Yesterday, chatter arose over an article surrounding the ecclesiastical tactics of Elevation Church. Among other things, the report responded to a 2011 Elevation document called “Spontaneous Baptisms How-To Guide,” which lays out in elaborate detail how to engineer an explosive, revival-like baptism service in your church. For example, the guide says, “Included in this document is everything that we did to prepare the way for God to show up…So here’s how we activated our faith to pull off our part in God’s miracle.” It also instructs, “Fifteen people will sit in the worship experience and be the first ones to move when Pastor gives the call. Move intentionally through the highest visibility areas and the longest walk.”
Using their engineered approach, Elevation reports to have performed 2158 baptisms in 2011.
Engineered revivals aren’t anything new and neither is pneumatological pump-priming. It’s probably no exaggeration to say that every generation has seen this. And whether 2158 people were genuinely converted or not, or whether at Elevation or elsewhere, the issue is not, “did it work,” but, “is it faithful?” There are fundamental issues that need consideration.
Here are 10 thoughts on the idea of engineered revivals:
1. We must let sovereign God engineer the miracle of conversion.
As mentioned above, engineered revivals are nothing new. Charles Finney, among other things, was known for his innovative assemblies. And not coincidentally, it seems that both Furtick and Finney share a common contempt for the doctrines of grace. The result is what we are seeing.
So much of this issue comes down to asking and answering the question, “Who is God and how does he carry out whatever it is he’s doing?” Briefly: He is sovereign Lord of creation who has decreed all things from the beginning to the end, with the purpose that he receives glory through his plan of redemption to rescue hopeless sinners through the Person and work of Christ.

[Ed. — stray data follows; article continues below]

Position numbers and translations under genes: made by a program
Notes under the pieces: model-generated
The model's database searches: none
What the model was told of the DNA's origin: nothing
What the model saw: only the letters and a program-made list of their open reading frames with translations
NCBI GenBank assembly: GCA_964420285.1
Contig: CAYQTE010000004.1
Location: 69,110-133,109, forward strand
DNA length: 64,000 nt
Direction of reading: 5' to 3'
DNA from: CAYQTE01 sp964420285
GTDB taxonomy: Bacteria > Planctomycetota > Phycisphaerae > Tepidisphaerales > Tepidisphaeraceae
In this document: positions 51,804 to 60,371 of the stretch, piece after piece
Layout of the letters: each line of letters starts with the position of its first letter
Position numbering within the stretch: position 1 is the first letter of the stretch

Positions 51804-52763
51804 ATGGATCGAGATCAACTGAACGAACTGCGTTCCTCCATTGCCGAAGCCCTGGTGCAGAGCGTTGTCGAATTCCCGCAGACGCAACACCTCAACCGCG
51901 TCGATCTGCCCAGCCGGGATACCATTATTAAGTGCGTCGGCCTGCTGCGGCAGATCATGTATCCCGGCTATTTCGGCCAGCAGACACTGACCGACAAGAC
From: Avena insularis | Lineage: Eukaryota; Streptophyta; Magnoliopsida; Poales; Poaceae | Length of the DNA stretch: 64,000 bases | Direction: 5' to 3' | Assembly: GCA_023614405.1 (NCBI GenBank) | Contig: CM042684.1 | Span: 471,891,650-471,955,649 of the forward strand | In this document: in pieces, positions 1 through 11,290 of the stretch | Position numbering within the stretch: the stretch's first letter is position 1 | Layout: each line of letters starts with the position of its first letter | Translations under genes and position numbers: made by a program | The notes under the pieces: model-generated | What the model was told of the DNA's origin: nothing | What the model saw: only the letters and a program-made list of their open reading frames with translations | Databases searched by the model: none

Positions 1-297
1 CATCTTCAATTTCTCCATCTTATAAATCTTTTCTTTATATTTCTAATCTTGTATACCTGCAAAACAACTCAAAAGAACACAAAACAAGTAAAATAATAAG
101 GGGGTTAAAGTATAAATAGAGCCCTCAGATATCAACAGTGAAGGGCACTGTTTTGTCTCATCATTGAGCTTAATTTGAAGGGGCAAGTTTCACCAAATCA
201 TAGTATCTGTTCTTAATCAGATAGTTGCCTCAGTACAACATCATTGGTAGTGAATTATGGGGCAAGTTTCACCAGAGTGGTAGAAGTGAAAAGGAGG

First, God the Father primed the salvation pump in eternity past when he graciously chose the elect (Eph 1:4-5). Doing so ensured every single miracle of conversion would go down flawlessly. Second, God the Son engineered the miracle of salvation when he redeemed the elect through his substitutionary death on the cross and resurrection. And third, God the Spirit tops off the priming with his effectual call on the elect at the appointed time thus awakening the dead sinner to new life (John 6:63, Eph 1:13). It’s good engineering.
So we have to stay anchored in God’s sovereign grace or the way we approach ministry gets carnal quickly: fleshly methods become canonical, fallen man becomes semi-sovereign, and carnal means become justified.
Bottom line: By his sovereign grace, God alone has engineered a sufficient tactic to overcome man’s unconverted inertia so as to flawlessly convert.
2. We must do ministry in a way that submits to the Holy Spirit.
Finney once said:
There is nothing in religion beyond the ordinary powers of nature. A revival is not a miracle, nor dependent on a miracle, in any sense. It is a purely philosophical result of the right use of the constituted means—as much so as any other effect produced by the application of means.
Philosophically, Finney’s words coincide with Elevation’s method. The engineered revival depends not on the miracle of the Spirit for regeneration, but the methods of man applying tactical means. Underneath the pages and pages of tactics appears reliance upon the “ordinary powers of nature.” And to be fair, pulling off that many baptisms in such a short time is impressive. But whether the Spirit blew through is another issue.
This reminded me of the time someone attempted to teach a friend how to speak in an angelic prayer language. He was told to prime the pump by repeatedly and rapidly saying, “Eat another watermelon,” until the Spirit kicked in and took over. If this wasn’t a matter involving our majestic God, it might be funny. And, tragically, the engineered conversions in this case do not seem much different.
Caution is needed. Christ likens the Spirit to wind. Wind is something one cannot harness, impel, direct, or engineer. We cannot prime wind to get windy. That’s the point. He doesn’t need a motivational talk. He already has been delegated to regenerate the elect at the appointed time. And nothing will alter that decree.
We start there to do ministry in a way that submits to the Spirit. He will convert his way in his timing. But this brings up a few questions: What is man’s part in conversion? As a church, what will it look like to be filled with the Spirit? And, can we know if we are submitted to the Holy Spirit when it comes to evangelism?